BTW: I taught speech communication.
It was actually a hybrid theory and speech course, but the student’s weren’t fooled. They knew this course met their core speech requirement and they weren’t exactly enthusiastic about it. So my challenge was not only to impart the relevance of developing public speaking skills but to overcome some serious attitude barriers.
But I digress.
I realized quickly that the institution standard for the first day of class — reviewing the syllabus, my requirements, due dates and grading scales — was not inspiring my students to care about the subject. So I began the open the course with a dialogue. I introduced myself. Students introduced themselves to me. And then I asked, “What is communication?”
As students offered their answers I began to sketch out a thought-cloud on the board that displayed their ideas upon a simplified structure of the knowledge domain. I began to notice students would sit up a little taller and riff off of one another’s thoughts and ideas — sharing their personal experiences — engaged in the conversation until we had filled the entire chalkboard with what the classroom considered communication.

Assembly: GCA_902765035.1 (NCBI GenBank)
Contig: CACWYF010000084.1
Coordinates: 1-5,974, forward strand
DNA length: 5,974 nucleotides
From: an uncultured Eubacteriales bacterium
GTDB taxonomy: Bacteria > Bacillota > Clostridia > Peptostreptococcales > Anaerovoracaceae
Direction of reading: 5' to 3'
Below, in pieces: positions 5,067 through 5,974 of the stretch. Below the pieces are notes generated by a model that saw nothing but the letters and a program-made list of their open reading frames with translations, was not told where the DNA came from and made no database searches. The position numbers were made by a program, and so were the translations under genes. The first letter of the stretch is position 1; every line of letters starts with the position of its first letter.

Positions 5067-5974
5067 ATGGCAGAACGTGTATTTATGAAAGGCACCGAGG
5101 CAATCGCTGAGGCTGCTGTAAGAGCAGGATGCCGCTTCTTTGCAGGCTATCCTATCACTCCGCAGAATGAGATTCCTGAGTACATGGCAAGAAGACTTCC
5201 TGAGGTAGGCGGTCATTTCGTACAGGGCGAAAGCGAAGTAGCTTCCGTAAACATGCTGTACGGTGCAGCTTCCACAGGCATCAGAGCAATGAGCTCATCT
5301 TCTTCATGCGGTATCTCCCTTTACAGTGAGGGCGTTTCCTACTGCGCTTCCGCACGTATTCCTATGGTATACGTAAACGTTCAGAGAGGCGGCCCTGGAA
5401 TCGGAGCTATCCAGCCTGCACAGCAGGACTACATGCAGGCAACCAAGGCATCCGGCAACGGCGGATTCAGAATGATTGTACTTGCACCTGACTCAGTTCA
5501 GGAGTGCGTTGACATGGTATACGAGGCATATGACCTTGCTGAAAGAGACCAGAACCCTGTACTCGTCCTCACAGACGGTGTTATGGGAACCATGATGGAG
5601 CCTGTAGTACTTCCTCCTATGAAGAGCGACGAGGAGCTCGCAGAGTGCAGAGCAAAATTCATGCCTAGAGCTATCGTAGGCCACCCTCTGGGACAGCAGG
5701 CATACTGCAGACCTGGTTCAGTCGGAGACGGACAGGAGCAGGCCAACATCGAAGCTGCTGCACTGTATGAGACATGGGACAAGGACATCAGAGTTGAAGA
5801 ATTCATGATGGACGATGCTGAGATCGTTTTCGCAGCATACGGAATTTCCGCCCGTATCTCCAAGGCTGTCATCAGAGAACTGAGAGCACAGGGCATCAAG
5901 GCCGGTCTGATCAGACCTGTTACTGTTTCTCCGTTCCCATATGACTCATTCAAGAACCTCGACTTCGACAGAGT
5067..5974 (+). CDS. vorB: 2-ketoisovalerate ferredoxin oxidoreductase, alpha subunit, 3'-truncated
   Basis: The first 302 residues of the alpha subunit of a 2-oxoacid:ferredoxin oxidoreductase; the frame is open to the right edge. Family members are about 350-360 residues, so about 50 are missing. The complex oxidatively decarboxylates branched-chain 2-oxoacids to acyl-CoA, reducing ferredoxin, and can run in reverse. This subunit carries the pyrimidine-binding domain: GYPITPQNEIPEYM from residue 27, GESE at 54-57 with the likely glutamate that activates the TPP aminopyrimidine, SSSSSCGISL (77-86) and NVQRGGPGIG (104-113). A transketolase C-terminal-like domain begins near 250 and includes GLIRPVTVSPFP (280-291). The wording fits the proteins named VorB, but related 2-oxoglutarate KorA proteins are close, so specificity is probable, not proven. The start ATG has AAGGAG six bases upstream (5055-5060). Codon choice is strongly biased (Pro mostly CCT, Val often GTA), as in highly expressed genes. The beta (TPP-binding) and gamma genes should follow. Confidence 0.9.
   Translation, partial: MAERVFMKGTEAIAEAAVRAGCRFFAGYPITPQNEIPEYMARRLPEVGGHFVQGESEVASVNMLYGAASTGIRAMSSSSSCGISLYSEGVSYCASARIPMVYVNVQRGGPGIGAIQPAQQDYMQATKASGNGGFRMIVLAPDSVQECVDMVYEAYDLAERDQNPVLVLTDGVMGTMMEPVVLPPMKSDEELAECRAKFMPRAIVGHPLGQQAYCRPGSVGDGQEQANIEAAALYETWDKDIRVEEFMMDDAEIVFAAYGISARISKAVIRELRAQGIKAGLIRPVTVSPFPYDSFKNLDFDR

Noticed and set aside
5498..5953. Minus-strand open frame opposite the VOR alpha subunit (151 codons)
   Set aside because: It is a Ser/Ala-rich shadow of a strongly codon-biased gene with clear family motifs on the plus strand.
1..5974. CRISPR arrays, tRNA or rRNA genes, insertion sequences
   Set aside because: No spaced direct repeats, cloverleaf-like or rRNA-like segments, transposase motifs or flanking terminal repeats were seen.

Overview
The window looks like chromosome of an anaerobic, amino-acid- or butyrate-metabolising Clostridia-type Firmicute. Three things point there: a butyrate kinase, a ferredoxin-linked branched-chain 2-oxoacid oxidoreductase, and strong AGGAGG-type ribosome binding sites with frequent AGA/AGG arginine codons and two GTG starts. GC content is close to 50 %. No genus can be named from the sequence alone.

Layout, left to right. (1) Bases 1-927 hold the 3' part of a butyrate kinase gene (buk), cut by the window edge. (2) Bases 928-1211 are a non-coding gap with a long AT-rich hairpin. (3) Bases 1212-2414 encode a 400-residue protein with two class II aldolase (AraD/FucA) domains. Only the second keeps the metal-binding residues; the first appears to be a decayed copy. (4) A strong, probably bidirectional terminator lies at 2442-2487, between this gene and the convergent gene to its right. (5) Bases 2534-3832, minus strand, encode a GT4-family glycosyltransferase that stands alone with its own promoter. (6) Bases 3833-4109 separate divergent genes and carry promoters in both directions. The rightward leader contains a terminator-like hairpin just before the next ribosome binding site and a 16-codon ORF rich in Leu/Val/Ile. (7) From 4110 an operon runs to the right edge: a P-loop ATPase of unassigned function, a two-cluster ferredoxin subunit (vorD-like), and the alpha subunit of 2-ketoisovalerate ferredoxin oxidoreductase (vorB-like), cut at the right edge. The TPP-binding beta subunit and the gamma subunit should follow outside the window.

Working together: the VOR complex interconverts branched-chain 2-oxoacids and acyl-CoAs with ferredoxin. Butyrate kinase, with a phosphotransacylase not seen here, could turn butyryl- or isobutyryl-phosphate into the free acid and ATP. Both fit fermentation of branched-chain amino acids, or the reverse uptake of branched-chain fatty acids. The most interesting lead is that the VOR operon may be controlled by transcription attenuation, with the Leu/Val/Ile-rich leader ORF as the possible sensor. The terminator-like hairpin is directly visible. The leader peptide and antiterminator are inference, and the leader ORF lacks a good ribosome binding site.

I then admired their work, circled the hunk of it that we would be touching on in class together, and connected the relevance of our coursework to the experiences they had just shared. It was only then that we took out the syllabus to chat about our journey that semester.
Why did that work?
At the time I didn’t know for sure, but I knew I wanted to repeat that experience.
Clues to “why” can be found in the 4A learning brain model. Think it over and check out my next post where I’ll share my thoughts on why this was an effective approach.